I: Not quite. What’s the hurry? Got a hot rendezvous with a Victorian wench on the docket?… Anywho. What would you say are the pros and cons of working the night-shift? I’d think it would be rather easy to get a parking space, but, then again, you don’t really need one if you turn into a bat. But, then again, all that flapping must get tiring…
V: I’m out of here!
This is the front of the palace at Mysore. This particular palace was constructed between 1897 and 1912, and was the seat of the Wodeyar Kingdom that ruled from 1399 to 1947.
The front of the building is set up like a parade ground with a stage from which the King could address the public, with the highfalutin’ people sitting under the shelter of the palace roof and the minions and peasants out baking under the sun. Of course, now there’s bird netting all over the facade to prevent the pigeons from bombing the place into poop-blivion.
One can’t take pictures inside, which is too bad because the colors and opulence are stunning, e.g. imagine a sterling silver couch. I come from the wealthiest country in the world (if one doesn’t count debt, which the government doesn’t, so why should I), and I have trouble wrapping my brain around a silver couch. I bet Warren Buffet doesn’t even own a silver couch.
Among the Kindle Daily Deals yesterday was a book entitled Escape from North Korea: The Untold Story of Asia’s Underground Railroad by Melanie Kirkpatrick. It was well-timed to a news story about a Korean War Veteran, Merrill Newman, whose video statement as a prisoner of the DPRK was released the same day. Anyway, I bought the book and I’m hooked. The stories it contains are a mix of chilling and thrilling.
As I began reading, I wondered why no one had made a major Hollywood blockbuster based on an escape from North Korea. It’s a journey fraught with peril. There’s so much to go wrong from being shot in the back crossing the Tumen River to being repatriated to being double-crossed by smugglers to falling into the hands of traffickers or other predators. Adding to the challenge is the fact that most North Koreans are severely undernourished, and each is on his or her own for the first part of the trip–getting across the border. Furthermore, it’s not uncommon for North Koreans to stick out physically because they’re unusually small and, as pointed out by one of Kirkpatrick’s sources, prone to bad hair and split ends.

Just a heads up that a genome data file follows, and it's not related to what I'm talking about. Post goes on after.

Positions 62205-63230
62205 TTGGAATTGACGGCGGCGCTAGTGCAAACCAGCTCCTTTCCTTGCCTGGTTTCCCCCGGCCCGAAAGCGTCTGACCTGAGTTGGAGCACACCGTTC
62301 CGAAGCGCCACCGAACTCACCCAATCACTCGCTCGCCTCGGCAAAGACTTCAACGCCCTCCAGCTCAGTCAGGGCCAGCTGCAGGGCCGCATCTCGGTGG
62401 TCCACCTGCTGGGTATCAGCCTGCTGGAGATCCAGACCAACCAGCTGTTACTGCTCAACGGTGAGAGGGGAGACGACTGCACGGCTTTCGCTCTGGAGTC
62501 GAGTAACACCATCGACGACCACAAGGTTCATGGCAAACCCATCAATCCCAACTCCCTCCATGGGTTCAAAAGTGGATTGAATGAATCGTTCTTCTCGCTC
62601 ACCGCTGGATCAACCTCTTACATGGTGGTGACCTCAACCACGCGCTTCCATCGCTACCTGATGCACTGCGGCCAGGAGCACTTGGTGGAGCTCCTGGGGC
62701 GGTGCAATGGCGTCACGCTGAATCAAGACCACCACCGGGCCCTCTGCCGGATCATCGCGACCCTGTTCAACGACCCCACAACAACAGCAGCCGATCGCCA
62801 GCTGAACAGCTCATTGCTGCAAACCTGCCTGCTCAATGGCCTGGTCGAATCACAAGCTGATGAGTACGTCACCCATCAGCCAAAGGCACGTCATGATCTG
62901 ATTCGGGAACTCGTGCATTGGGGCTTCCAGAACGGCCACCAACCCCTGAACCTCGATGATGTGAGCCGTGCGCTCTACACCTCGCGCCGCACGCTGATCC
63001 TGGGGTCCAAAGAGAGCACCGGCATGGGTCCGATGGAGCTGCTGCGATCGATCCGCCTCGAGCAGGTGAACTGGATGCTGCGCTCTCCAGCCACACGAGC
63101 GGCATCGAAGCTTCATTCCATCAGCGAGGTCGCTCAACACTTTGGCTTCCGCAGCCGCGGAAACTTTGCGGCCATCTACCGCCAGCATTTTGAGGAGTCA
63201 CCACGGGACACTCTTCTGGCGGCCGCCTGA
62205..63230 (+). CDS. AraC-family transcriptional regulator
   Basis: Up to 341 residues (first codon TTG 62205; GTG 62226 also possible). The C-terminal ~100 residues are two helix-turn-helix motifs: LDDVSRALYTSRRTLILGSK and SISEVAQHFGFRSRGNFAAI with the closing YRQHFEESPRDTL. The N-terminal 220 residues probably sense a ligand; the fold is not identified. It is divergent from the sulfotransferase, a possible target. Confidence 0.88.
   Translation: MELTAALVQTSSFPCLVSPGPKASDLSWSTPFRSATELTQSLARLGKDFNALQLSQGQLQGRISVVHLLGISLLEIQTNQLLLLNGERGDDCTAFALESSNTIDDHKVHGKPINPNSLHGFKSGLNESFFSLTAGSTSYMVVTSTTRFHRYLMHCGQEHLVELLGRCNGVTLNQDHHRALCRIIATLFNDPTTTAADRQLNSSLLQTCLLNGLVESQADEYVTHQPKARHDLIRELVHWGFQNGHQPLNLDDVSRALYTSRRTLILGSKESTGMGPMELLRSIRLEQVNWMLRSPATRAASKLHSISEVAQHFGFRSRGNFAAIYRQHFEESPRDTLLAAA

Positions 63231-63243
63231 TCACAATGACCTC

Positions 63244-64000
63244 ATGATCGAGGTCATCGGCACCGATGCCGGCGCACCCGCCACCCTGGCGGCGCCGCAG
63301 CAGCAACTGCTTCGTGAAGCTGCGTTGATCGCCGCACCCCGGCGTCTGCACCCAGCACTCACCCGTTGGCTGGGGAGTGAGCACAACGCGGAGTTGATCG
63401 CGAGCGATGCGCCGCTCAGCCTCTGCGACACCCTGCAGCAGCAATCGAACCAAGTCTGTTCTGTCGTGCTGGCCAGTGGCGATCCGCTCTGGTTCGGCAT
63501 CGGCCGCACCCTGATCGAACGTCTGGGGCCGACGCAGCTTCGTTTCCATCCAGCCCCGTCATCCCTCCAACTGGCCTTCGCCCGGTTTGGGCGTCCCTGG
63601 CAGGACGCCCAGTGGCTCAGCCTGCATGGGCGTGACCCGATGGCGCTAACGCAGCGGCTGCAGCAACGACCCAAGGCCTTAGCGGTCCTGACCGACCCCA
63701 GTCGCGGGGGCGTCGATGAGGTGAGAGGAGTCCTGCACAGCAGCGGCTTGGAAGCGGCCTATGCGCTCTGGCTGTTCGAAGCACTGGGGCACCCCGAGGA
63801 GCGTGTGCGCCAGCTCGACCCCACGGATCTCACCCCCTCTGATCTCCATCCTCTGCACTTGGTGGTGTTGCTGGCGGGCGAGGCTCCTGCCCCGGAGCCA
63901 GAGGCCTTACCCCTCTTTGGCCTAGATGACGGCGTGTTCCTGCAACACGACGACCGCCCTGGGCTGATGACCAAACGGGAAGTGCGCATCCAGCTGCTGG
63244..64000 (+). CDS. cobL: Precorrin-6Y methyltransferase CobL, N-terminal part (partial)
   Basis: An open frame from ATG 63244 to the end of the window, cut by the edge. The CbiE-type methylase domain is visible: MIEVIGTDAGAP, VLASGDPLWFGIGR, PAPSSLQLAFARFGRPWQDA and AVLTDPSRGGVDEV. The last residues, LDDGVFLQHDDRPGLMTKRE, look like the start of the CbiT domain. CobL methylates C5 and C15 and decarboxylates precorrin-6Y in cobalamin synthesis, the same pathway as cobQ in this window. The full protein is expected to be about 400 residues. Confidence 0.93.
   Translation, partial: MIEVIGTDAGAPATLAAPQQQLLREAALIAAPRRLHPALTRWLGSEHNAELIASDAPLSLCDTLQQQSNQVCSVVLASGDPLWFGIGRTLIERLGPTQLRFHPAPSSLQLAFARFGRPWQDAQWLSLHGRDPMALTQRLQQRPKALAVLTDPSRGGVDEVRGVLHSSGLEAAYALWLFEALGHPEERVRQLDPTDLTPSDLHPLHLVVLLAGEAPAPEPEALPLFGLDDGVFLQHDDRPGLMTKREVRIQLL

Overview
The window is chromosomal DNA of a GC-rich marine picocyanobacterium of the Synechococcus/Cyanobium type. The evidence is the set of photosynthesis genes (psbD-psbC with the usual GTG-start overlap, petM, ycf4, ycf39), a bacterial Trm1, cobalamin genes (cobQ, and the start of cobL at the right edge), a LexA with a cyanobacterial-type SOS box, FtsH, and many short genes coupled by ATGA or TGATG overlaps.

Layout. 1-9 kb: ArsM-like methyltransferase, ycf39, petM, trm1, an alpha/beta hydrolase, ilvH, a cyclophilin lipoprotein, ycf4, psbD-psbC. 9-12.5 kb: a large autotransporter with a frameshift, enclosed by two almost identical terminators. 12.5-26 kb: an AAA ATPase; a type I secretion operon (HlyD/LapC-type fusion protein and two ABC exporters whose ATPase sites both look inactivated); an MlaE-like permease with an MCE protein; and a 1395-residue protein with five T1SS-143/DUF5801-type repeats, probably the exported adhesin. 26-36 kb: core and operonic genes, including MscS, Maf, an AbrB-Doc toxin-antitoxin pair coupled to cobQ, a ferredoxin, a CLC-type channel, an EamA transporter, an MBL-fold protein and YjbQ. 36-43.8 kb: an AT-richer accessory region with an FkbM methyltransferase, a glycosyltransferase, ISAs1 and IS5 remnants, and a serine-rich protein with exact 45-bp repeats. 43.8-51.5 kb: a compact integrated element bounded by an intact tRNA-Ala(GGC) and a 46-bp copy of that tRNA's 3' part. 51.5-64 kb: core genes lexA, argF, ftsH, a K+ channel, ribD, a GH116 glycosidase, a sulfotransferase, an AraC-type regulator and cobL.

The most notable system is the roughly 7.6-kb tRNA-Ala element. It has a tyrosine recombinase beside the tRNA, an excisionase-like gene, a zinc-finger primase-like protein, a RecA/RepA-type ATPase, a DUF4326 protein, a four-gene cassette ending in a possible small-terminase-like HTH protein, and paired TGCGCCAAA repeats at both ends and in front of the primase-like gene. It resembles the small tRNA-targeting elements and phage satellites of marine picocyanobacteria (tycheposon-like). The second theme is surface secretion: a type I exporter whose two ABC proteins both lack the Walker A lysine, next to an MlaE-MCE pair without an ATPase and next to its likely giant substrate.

I know these are words that writers despise but the screenplay practically writes itself.
Then I remembered, oh yeah, this will never be a movie because China’s government would be one of the villains, and Hollywood isn’t in the business of making films that PO the Chinese any more. Why is China the villain? Well, it’s not the main villain. That distinction, of course, goes to the Kim dynasty, presently personified by Kim Jong Un–who has been the biggest bastard yet when it comes to escapees. China’s policy is one of repatriation. It would be kinder for China to just execute the North Koreans themselves. One of the stories early in the book is about an entire family that was to be sent back who–having eaten their first decent meal in a long time–decided to die full and committed suicide while in Chinese custody. Lest one think that this is a Communist thing, Kirkpatrick points to Vietnam as one of the countries that quietly helps North Korean escapees get to safety. Like the democracies that do so, Vietnam keeps this on the down-low to avoid cheesing off the Chinese, but at least they do it.
Why would such a movie be good? Because everybody needs to know what’s going on, and movies are the surest injection point into the public consciousness. There have been books and documentaries about this for years, but I don’t think most people realize how bad it is.
I should point out that there have been films on the subject. The Crossing, made in South Korea, is probably the most well-known feature film on the subject. It’s about a father who crosses the border to get medication for a wife, but ends up stuck on the other side of the border during which time his wife dies and his boy becomes–for all intents and purposes–an orphan. This film is apparently based on a true story.
And there have been a number of documentaries on the subject. The Defector: Escape from North Korea is one of the best.
This is the book trailer for the Kirkpatrick book.
This is the view roughly northward from the minaret of the Jama Masjid.
There’s something about this picture that strikes me as not of this world. The albino creature contrasted against the earth-tone environment. One expects to see a deer in a verdant patch where it can meet its grazing needs, not on barren, stony soil. Then there are those wicked screw-bit horns, seeming a little out of place on bambi–like fangs on a butterfly.
This neo-Gothic cathedral sits in downtown Mysore. It was built in 1936 and its design was influenced by the cathedral in Cologne.
The saint for which it was named was a martyred Greek princess.